Dreaming Lhasa, the first feature film by noted documentarians Ritu Sarin and Tenzing Sonam (based on a script by Sonam), is no less vague in its message -- our hearts are clearly meant to be with the dispossessed and exiled Tibetans hungry for freedom and home -- but cannily sidesteps the issue by locating the action in India, specifically the Tibetan refugee town of Dharamsala, as well as detours to Jaipur, Delhi, and Clement Town. Rather than a story about place and nation, this is a story about people, memories, and obligations.

The story hinges on a well-worn convention: the delivery of an important item to a missing person. Tibetan by blood but NYC-bred Karma (Tenzin Chokyi Gyatso) is in Dharamsala along with her local pal Jigme (Tenzin Jigme) to film interviews of Tibetan refugees and their stories of resistance and torture. In a few brief strokes, we see that Karma is feisty, confident, and concerned about her grant, her daughter, and her boyfriend in approximately that order. But the standard worldly concerns fall away when she comes across refugee Dhondup (Jampa Kalsang), an ex-monk who now trudges around in the standard flimsy gray suit and red vest that is the civilian uniform of lower-class types across Tibet, and China. Dhondup has a charm box belonging to an acquaintance of his late mother, and his mission is to find the man in India and deliver the box.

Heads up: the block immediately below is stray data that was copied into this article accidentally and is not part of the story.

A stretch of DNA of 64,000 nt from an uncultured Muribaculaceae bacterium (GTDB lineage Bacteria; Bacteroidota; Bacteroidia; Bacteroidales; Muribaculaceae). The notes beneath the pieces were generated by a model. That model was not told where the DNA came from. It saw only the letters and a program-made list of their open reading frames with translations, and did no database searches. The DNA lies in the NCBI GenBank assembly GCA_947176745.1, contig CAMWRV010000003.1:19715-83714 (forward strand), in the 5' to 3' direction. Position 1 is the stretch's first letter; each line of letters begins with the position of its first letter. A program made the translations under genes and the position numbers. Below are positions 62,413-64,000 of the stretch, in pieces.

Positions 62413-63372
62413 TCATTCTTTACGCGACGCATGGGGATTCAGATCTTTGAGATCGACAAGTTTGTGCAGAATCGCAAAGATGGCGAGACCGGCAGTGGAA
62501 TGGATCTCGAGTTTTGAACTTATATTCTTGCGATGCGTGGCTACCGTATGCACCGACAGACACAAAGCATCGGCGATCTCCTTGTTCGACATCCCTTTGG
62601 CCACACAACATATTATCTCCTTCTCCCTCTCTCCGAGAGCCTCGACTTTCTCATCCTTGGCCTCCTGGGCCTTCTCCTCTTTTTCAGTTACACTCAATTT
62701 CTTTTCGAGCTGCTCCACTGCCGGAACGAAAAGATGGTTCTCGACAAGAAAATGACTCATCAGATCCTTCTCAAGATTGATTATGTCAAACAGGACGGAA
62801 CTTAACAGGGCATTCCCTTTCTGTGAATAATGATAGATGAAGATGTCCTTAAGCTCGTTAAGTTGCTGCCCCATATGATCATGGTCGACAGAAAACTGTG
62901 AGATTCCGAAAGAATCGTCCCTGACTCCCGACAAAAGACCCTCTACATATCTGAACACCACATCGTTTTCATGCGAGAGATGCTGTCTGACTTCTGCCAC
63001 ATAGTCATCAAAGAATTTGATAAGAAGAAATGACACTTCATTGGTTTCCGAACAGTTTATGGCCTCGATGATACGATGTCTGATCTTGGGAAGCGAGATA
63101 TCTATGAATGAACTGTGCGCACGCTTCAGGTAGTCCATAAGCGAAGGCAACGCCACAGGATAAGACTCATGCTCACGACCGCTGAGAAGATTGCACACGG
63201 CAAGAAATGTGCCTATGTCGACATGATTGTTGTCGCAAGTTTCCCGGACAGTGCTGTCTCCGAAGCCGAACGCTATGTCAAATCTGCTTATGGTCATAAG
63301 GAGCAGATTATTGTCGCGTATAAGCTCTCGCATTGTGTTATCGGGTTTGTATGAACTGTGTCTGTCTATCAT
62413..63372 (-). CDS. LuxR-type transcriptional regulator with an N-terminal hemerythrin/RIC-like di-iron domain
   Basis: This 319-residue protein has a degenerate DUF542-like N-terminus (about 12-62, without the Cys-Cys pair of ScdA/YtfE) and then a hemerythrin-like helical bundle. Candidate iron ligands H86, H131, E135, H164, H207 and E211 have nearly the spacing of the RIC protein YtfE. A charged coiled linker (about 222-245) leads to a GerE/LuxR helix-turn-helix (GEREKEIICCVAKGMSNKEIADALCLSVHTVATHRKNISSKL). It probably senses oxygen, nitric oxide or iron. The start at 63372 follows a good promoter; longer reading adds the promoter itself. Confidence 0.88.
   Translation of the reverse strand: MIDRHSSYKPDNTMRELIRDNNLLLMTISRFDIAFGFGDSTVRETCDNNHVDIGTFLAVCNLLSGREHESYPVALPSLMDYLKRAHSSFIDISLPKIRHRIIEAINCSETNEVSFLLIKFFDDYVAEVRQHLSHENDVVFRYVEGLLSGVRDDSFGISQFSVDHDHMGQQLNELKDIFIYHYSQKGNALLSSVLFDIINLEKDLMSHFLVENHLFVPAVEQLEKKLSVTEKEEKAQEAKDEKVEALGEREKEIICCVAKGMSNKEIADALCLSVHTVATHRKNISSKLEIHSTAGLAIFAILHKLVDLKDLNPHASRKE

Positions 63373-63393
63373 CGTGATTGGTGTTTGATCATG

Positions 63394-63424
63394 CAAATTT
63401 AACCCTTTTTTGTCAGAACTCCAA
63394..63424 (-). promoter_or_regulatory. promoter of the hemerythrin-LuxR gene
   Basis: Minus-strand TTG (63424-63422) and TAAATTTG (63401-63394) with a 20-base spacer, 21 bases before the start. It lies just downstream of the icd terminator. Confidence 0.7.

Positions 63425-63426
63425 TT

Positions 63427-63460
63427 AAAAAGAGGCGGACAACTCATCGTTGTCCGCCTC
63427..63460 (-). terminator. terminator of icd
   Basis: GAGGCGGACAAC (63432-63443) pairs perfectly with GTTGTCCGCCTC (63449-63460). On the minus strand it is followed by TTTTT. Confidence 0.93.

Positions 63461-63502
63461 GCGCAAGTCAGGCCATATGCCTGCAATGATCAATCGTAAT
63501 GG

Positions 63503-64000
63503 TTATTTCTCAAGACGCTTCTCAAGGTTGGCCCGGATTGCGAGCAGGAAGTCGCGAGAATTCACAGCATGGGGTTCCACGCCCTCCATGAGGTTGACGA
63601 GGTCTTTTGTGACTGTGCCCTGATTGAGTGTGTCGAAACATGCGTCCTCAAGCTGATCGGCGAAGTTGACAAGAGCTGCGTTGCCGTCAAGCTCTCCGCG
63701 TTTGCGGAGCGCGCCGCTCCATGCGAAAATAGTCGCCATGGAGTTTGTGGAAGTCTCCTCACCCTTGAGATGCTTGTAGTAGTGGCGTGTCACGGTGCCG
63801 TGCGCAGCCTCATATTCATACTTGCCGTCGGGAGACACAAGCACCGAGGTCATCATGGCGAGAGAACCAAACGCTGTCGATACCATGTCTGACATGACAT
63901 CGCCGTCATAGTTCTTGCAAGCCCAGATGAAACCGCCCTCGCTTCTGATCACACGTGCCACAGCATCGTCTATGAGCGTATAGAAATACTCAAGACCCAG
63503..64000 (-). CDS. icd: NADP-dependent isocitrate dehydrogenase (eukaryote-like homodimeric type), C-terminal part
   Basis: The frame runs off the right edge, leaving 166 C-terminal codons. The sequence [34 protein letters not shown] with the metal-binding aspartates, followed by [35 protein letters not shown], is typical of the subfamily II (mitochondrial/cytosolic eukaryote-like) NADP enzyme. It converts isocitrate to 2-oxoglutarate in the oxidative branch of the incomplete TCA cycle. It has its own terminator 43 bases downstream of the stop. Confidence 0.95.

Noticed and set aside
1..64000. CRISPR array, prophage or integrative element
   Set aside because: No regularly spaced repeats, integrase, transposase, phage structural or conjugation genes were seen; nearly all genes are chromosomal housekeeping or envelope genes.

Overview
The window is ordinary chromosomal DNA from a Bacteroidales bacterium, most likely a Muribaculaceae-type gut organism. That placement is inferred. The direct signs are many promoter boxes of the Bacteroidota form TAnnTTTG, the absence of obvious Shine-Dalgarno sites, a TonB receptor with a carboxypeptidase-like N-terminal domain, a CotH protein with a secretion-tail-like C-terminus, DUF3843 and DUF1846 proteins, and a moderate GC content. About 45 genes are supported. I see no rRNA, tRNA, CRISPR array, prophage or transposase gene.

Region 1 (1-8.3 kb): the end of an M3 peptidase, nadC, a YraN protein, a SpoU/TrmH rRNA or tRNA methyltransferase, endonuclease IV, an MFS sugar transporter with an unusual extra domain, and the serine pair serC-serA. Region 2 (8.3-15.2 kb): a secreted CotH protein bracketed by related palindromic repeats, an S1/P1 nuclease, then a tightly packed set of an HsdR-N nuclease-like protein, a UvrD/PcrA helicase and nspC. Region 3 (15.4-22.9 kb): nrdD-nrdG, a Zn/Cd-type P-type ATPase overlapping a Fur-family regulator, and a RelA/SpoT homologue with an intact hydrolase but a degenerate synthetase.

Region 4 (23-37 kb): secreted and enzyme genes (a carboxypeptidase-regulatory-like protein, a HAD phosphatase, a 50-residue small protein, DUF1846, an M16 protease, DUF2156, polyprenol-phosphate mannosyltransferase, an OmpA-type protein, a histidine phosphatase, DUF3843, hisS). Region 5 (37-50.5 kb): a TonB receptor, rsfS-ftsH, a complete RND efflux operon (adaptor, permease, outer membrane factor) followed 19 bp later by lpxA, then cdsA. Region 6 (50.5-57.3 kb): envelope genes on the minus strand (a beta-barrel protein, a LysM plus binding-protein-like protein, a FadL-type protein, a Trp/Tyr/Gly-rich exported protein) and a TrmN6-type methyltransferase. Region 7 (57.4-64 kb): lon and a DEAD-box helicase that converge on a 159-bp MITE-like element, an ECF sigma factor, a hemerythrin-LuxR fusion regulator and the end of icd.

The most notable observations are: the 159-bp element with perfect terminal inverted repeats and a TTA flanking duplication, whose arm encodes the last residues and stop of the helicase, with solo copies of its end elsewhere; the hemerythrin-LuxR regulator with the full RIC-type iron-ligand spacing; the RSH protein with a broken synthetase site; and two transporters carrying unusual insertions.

Somewhat against her will, Karma is drafted into assisting Dhondup with his search, and as they follow the trail of the missing man, they journey into his past as they happen upon an ex-wife, a belligerent restaurant owner, a hunger protestor, a travel agent, a sweater salesman -- all of them Tibetan, all of them with their own stories, past and present. Following the perfect circle of a prayer wheel, the protagonists' quest takes them on a roundabout journey that ends where it starts, with a final revelation. But Dreaming Lhasa doesn't qualify as a spiritual journey; rather, it is a collection of snapshots, where surprising anecdotes and tidbits of knowledge (i.e., CIA involvement with Tibetan rebellions) bubble to the surface.

As documentarians, Sarin and Sonam bring a convincing truthfulness to these stories, which are no doubt based on real accounts. They are somewhat less adept at the conventions of a fictional narrative. The film is saddled with some clunky expository dialogue, especially near the beginning, and the plot sometimes meanders. We are meant to see Karma arrive at a greater understanding about herself and her people, but there is no clear-cut moment of illumination, no definable character arc. Gyatso is a likeable performer (amazingly enough, she was plucked from obscurity at a Maryland bank for the role), but she doesn't have the resources to present what the script does not provide. A semi-romance with Dhondup is touched on, but Dhondup himself doesn't receive much characterization beyond standard "stolid, noble refugee" poses, although Kalsang brings plenty of rumpled dignity to the part. (Dhondup can be seen as the grown-up version of the rebellious young'un Kalsang played in Windhorses -- wiser in the ways of the world, less prickly, but just as committed to doing the right thing.)